The treatment of aneurism, of course, is very interesting. A great many of the older members have run across such cases. good many will terminate favorably, while others will result in absolute thrombosis, with necrosis of the limb. I am not familiar with any special improvements in the treatment of aneurism.
Dr. Spellman: It seems to me that if I had an injury of that kind I would expect the vessel to be destroyed as far as its circulation below that point was concerned, and if we were not skilled in anastomosis it would be better to cut down and tie the vessel and turn out the clot. It seems to me the suppurative process in such a case would be very dangerous.
Dr. Clark: Do I understand the doctor to say that compresses were applied upon the popliteal artery, both above and below the artery?
Dr. Garlock: Yes. I used what is known as clamps, one immediately above and the other immediately below.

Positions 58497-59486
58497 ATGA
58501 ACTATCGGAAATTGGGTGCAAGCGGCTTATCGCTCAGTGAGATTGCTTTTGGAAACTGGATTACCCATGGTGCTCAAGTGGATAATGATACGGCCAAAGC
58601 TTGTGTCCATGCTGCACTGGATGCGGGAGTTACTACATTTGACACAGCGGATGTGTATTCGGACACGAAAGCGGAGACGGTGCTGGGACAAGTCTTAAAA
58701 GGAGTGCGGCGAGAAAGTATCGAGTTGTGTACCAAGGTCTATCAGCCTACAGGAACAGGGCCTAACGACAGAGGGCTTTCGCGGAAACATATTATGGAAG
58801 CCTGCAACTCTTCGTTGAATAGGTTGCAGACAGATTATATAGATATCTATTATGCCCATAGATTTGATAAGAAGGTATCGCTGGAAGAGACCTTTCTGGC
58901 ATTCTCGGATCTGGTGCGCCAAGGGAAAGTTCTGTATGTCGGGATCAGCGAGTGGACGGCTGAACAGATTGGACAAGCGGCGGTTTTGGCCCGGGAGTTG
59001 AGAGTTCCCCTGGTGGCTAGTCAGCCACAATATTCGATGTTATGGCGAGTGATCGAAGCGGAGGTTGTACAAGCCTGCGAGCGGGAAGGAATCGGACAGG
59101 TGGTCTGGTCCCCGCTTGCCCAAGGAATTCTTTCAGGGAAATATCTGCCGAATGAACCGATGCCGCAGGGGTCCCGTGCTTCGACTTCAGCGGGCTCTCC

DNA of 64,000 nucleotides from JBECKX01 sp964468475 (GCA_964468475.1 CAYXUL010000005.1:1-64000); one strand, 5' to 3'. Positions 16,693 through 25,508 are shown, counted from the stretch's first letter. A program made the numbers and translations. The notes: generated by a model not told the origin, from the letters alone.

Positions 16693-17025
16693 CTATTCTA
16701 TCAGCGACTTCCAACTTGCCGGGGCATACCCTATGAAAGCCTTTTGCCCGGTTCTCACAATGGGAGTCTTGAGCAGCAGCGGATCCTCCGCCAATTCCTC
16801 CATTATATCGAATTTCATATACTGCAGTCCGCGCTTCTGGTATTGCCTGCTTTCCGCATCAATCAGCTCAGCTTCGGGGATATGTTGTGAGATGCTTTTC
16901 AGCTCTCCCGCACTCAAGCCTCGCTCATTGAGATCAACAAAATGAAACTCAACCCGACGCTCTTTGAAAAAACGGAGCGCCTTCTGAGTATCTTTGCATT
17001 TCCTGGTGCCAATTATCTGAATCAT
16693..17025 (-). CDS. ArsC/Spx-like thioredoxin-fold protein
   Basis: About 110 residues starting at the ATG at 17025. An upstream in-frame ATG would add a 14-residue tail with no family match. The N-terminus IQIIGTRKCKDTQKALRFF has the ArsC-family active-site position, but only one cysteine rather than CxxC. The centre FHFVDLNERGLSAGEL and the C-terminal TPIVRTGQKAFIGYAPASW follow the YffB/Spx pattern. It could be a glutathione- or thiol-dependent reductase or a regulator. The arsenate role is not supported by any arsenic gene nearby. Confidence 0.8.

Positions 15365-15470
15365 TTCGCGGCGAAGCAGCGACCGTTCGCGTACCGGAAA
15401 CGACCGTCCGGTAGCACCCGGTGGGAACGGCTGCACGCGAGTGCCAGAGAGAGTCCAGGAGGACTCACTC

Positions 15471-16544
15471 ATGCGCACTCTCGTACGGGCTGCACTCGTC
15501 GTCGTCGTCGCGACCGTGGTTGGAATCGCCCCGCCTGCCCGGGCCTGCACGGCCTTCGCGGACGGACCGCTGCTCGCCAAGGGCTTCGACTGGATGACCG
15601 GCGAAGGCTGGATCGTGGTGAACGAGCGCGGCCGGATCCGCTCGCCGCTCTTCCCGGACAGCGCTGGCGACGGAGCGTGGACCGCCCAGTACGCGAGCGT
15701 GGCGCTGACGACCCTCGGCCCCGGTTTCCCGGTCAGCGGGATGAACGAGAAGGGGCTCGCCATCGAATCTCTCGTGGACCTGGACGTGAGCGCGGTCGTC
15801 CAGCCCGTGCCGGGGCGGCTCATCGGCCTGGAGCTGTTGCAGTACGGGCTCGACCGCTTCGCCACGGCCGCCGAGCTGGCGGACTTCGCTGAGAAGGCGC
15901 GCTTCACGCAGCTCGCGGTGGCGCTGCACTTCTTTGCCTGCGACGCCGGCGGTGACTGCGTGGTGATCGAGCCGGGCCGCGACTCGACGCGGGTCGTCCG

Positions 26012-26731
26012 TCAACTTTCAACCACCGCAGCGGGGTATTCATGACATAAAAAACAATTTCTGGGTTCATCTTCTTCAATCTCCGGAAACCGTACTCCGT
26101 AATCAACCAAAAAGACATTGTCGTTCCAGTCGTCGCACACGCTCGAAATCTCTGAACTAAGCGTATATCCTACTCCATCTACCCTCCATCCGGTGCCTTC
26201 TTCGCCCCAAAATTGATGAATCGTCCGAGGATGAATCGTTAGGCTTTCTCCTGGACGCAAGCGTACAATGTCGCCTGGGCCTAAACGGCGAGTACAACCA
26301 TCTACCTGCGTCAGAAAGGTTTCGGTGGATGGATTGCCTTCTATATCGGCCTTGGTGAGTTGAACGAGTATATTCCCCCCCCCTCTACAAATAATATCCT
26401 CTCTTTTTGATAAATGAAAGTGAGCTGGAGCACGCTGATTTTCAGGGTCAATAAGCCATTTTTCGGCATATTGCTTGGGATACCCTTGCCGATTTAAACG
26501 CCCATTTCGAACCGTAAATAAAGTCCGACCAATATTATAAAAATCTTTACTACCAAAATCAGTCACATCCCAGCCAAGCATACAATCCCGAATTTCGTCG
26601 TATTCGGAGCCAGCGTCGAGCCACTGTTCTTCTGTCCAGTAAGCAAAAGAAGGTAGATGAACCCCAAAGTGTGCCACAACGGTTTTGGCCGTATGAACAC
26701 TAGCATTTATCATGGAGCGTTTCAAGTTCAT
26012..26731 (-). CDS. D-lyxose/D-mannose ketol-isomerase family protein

Dr. Clark: I don't clearly understand what object the doctor had in placing the compress below. I don't understand what was to be gained by having a compress both above and below the tumor.
Dr. Garlock: The object in placing one below and one above is this: With only the one above, the continuous pressure might have resulted in injury and irritation to the skin and other soft parts. By changing them and maintaining the nutrition of the parts in a healthy condition we had circulation through the tissues.
Dr. Sugg: The point suggested was in my mind, whether ligation would not be better and safer than compression. As Dr. Garlock said, the object of the clamp was to cut off the circulation; if the lower clamp was applied before the upper one was relieved it seems to me the circulation was as immediately and permanently obstructed by the clamp as it would be by a ligature. Under the present knowledge in surgery I think I would recommend a ligature in preference to clamps.
Dr. Gardiner: As you are asking for testimony on this question it would not be out of place for me to relate a case here on the question of ligating the popliteal for a wound of an artery lower down. A boy stabbed himself accidentally about three and a half inches below the lower edge of the patella, on the inner side